for $9.4 billion, within 12 to 18 months, according to a ScottishPower
press release. But so far, George said, things have started off
on the right foot with the incoming company. This week, tribal
members met with CEOs of both PacifiCorp and MidAmerican. "The
meeting went really well," George said. "It's the type
of dialogue that the tribe has wanted all along because it's
best to hear from the people of the river directly. A briefing
from someone else doesn't do justice to what our issues are."
RUN: Dennis Hunter, Eureka's representative
on the Humboldt Bay Harbor, Recreation and Conservation District,
announced last Wednesday that he would seek re-election to the
seat at a press conference on Woodley Island, not far from the
district's headquarters. A veteran of the district, Hunter said
that one of his top priorities would be to continue to promote
development of the shipping industry on Humboldt Bay. "People
in Sacramento and Washington are more aware of the port than
ever before, and we've got to keep that momentum going,"
he said. Not everyone agrees, though, and it seems likely that
Hunter will face some competition before voters go to the polls
on Nov. 8. Maggy Herbelin, coordinator of the Humboldt Bay Stewards
-- a group with an environmental bent -- said Tuesday she is
thinking about taking a stab at Hunter's seat. She said that
she had concerns about increased shipping on the bay, with its
attendant pollution problems. "I feel that if we are going
to start doing some barge shipping, we have to look very carefully
at the issues surrounding that," she said. "It's very,
very important, since we have been gifted with such a beautiful
bay, that we take care of it."
REPEATER: Gary Nixon, new to town and ham radio expert extraordinaire
(call sign WA6HZT), wants to make one thing very clear: Amateur
UHF radio broadcast signals, that is. That's why he approached
Evergreen Pulp last month to see if he could make use of its
stature and place a repeater on its pulp mill on Samoa. It wasn't,
he said, a publicity stunt on Evergreen's part, as a previous
Journal report snidely implied.
"It's an ideal site," said Nixon. "What makes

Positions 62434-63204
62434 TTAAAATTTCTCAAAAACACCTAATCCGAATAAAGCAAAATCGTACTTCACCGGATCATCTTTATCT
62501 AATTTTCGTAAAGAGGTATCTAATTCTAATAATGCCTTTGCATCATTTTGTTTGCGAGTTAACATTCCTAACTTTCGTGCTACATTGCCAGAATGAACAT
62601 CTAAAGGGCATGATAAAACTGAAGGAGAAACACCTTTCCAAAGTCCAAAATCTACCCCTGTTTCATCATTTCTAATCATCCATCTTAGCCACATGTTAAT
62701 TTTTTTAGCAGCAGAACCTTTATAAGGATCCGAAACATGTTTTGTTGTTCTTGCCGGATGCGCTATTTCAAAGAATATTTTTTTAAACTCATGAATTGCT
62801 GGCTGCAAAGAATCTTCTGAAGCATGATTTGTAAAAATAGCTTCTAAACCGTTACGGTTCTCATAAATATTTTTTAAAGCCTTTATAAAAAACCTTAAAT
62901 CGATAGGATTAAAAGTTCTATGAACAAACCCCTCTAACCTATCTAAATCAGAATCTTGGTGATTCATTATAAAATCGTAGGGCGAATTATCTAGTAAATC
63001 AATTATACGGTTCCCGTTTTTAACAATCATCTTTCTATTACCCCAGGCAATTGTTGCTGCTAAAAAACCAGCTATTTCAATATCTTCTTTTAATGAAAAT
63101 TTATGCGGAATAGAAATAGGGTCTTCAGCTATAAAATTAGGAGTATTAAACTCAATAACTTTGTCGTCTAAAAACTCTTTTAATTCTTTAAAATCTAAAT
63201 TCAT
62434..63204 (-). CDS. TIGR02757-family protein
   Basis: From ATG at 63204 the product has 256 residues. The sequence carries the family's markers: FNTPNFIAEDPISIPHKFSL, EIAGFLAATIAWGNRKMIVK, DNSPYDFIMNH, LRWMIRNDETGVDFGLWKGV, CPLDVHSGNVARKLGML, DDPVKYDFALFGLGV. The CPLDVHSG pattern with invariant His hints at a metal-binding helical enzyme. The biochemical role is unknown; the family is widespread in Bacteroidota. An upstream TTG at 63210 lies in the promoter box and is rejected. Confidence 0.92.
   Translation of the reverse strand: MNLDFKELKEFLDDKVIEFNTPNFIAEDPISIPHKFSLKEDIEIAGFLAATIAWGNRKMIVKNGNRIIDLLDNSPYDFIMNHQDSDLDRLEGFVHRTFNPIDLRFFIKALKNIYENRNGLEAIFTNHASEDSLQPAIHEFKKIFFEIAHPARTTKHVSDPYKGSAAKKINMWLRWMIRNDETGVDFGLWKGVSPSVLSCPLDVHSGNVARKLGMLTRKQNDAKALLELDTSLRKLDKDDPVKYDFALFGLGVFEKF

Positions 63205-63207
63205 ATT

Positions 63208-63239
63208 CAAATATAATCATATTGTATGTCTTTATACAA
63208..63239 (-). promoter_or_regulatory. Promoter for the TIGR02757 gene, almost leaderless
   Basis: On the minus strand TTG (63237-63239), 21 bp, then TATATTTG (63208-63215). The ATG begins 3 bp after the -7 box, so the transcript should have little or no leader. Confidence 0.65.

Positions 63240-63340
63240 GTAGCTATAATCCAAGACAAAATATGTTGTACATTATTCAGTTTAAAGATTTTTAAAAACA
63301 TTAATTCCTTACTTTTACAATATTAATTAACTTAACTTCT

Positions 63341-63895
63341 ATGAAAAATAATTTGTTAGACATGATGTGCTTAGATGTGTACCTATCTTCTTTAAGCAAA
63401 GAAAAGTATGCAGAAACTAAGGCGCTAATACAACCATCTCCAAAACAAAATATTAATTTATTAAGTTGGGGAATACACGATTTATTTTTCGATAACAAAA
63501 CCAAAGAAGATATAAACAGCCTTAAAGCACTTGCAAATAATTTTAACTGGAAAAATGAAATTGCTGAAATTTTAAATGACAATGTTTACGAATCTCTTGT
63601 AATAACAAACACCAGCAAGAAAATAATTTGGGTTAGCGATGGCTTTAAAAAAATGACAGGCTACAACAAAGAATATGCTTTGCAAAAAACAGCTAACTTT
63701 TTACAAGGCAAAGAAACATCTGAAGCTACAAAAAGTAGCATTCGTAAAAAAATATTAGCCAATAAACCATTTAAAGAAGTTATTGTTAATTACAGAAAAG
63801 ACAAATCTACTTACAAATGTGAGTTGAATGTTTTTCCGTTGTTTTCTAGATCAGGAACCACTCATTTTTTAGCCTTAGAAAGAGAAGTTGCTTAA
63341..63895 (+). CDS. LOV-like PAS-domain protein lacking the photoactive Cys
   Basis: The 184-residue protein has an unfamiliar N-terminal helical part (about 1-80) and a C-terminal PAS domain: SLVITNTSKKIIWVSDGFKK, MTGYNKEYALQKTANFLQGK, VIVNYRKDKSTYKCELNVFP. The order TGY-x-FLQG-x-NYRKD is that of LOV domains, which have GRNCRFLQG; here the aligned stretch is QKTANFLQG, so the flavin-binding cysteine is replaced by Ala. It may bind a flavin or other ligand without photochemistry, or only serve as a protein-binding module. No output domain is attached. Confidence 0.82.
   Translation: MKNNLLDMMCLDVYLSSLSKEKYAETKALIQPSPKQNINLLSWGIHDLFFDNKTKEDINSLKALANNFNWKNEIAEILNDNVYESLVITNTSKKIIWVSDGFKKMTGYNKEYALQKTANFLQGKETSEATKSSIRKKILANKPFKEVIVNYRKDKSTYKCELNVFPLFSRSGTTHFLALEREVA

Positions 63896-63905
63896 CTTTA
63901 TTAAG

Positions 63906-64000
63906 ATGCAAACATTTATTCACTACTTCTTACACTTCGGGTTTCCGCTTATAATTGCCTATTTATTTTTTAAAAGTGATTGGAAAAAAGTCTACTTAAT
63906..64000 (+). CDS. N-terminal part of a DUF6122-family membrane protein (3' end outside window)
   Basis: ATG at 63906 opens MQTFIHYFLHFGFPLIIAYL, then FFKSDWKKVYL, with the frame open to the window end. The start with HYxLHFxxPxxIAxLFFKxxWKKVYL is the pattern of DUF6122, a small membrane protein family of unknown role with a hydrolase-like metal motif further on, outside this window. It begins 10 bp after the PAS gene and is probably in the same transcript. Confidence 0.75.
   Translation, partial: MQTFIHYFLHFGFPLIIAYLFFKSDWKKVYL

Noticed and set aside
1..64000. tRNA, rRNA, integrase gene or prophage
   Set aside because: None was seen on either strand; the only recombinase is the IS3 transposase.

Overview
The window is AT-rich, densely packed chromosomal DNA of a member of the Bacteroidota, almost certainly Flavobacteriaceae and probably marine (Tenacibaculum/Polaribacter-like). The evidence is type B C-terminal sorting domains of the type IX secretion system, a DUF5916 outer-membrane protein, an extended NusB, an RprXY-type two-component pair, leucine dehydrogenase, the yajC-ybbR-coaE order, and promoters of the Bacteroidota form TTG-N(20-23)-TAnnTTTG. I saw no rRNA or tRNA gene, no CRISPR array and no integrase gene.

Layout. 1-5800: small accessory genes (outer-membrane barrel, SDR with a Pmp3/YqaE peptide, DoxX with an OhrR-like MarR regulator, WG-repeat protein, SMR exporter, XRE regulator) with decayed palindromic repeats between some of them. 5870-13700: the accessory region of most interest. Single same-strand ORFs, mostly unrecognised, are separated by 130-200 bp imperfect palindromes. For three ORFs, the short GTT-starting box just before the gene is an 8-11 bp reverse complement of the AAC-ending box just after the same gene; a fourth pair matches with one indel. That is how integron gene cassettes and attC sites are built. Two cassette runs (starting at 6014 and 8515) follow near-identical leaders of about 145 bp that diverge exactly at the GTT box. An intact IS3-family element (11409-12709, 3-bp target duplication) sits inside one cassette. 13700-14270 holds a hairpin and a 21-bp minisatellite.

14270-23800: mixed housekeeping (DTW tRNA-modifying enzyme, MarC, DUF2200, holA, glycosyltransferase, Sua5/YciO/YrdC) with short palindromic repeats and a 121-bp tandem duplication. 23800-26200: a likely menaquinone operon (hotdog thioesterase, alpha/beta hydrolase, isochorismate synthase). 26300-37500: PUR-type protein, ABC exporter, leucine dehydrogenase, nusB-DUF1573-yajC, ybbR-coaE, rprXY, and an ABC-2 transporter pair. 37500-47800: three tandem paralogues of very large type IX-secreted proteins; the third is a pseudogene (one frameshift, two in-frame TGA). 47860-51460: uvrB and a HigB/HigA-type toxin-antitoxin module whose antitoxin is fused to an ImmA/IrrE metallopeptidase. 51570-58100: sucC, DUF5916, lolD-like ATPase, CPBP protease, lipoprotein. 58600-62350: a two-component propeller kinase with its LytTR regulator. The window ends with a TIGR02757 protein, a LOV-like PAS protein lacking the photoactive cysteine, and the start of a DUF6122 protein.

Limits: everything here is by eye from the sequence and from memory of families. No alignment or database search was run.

it good is, the frequencies that this [technology] uses is all
line of sight. In this case, you can see that building from anywhere.
If you can see that plume, you've got a line of sight shot that
will go out to 20 miles." The UHF amateur radio repeater
system will be able to receive signals on one frequency and rebroadcast
them on another frequency and, through the Internet
Radio Linking Project, reach radio operators around the world.
Like we said before: Cool.
raises parking fees
With most students out
of town, AS representatives protests sharp hikes
State students who drive to school will pay the price come fall
Last week, HSU President Rollin
Richmond announced that the school will more than double the
price of student parking permits over the next four years in
order to help fund a new $12-$15 million, 1,000-space parking
structure to be located behind the university library.
HSU officials say the move will
discourage students from driving to school and create much-needed
revenue that can be used to improve parking and develop alternative
However, the fee hike goes against
the recommendation of the Student Fee Advisory Committee, an
advisory body to the president through which students voice their
opinion about fees. The committee, comprised of students, faculty
and administrators, turned down the parking fee proposal twice,
once a year ago and again last semester.